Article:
Architecture

Athugið að upplýsingar um umsóknar- og inntökuferli á alþjóðlegum meistaranámsbrautum eru eingöngu á ensku.

WHAT SHOULD ARCHITECTURE BECOME?

We care.
We know one thing - what got us here will not get us there.
The challenges of our time call for new measures, measures that are radical, responsive, and revolutionary. In an environmental clinic for the man-made environment, we want to explore these dimensions, seek the next steps on a collective journey to a sound world. We invite you on that journey through a program that will be an ongoing melting pot of experiments, knowledge, ideas from theorists, thinkers, institutions, practitioners, specialists, artists, and other contributors.
 
We will use Iceland and its unique context as our laboratory, sitting inside a cultural harmonic that vibrates between the local and the global.
 
Each studio embraces three aspects of the design process:
  • Thinking Architecture explores the critical questioning of important local and global systems and the challenges, the responsibilities, and role of architecture in that context. Thinking architecture brings a diversity of thinkers and institutions into a dialogue with students and teachers for collective reading and discussion. Diverse analytical tools, design research methods and theories that are at the base of the architectural practice are being explored. Thinking Architecture provides a contextual framework that is able to feed, inform and challenge the entire design work.
  • Making Architecture is about translating theories, knowledge, and suppositions into informed-informative-reactive-sensitive design work. This translation includes: writing, strategizing, story-telling, diagramming, mapping, drawing, model making, digital visualization. Making Architecture is supported by radical thinkers, professional practicing architects, specialists in the fields of the built environment and beyond.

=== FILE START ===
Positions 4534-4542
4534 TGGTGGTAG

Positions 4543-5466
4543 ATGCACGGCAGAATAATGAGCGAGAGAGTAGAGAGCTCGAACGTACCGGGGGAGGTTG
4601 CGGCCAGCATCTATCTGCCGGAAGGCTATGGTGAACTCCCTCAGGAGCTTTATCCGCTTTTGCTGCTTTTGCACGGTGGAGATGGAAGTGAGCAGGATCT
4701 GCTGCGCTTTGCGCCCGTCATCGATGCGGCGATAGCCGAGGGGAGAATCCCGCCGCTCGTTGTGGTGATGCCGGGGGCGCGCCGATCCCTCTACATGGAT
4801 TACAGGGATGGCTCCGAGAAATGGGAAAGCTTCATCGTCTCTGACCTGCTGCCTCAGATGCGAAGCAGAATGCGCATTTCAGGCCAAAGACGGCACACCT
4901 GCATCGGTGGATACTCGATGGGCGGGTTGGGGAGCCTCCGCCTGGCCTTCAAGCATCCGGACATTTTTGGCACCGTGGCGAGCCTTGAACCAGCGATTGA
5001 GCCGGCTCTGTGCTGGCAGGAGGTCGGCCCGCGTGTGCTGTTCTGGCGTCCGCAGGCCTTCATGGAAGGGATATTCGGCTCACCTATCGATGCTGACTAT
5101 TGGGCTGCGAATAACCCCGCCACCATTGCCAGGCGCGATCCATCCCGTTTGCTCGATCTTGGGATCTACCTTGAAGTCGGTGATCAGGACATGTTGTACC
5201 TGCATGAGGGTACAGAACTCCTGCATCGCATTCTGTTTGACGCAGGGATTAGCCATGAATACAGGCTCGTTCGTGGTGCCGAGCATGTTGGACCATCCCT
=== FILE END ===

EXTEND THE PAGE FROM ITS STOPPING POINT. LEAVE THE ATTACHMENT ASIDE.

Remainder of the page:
• Engaging Architecture is a critical reflection of the studio's research work within a larger context and the translation and dissemination of the body of work towards a broader audience. This is done by exploring different media and settings as public events, exhibitions and publication series.
Each autumn semester starts with collective thematic research in studio 4 and studio 5 – Collective Research. The research relates to critical current agendas and can be a part of a larger research program. The themes chosen directs a selected line of inquiry in order to investigate and deepen understanding of a particular condition or phenomenon. Multiple lines of inquiries can be pursued, engaging in dialogue with diverse stakeholders and partners in the field. The teaching plan will orient and describe the different agendas, tasks and research processes undertaken whilst collaborative processes, individual and collective lines of inquiries pursued become further defined by students in dialogue with educators.
 
During the spring semesters and the Studios - Independent Propositions, the focus shifts from the collective thematic research to student’s personal projects. Students develop individual strategies and propositions of change which are supported and informed by the collective body of knowledge gained during autumn semester. Students further define their own projects regarding new insights gained during the research process in autumn. An important aspect of the independent project is for students to develop a sense of their own professional agency and spatial practice, and to build a network of agents capable of supporting the development of the design work: student learning oriented focus.

Program structure:

There are three core elements of the MArch program:
  • Studios form the core of the curriculum integrating theoretical and practical work, through the process of research and experimentation their outcomes feed into laboratories.
  • Hosting Platform is a form of infrastructure designed to foster an exchange of research and knowledge at national and international levels.  Through time, it will accumulate the findings of the March community, allowing present and future students and participants to benefit from collective contributions.
  • Laboratories are long time research bodies led by IAA academic faculty.
 
Please note that the programme is pending approval for European recognition.

 

Application Process

IUA employs a standard electronic application form.
The application process is in two steps, first submit the application and then pay the application fee. Please note: It is possible to save the application while working on it.

 

The Application

An application is not valid until the applicant has submitted the application and paid the application fee. Applicants must submit the following documents: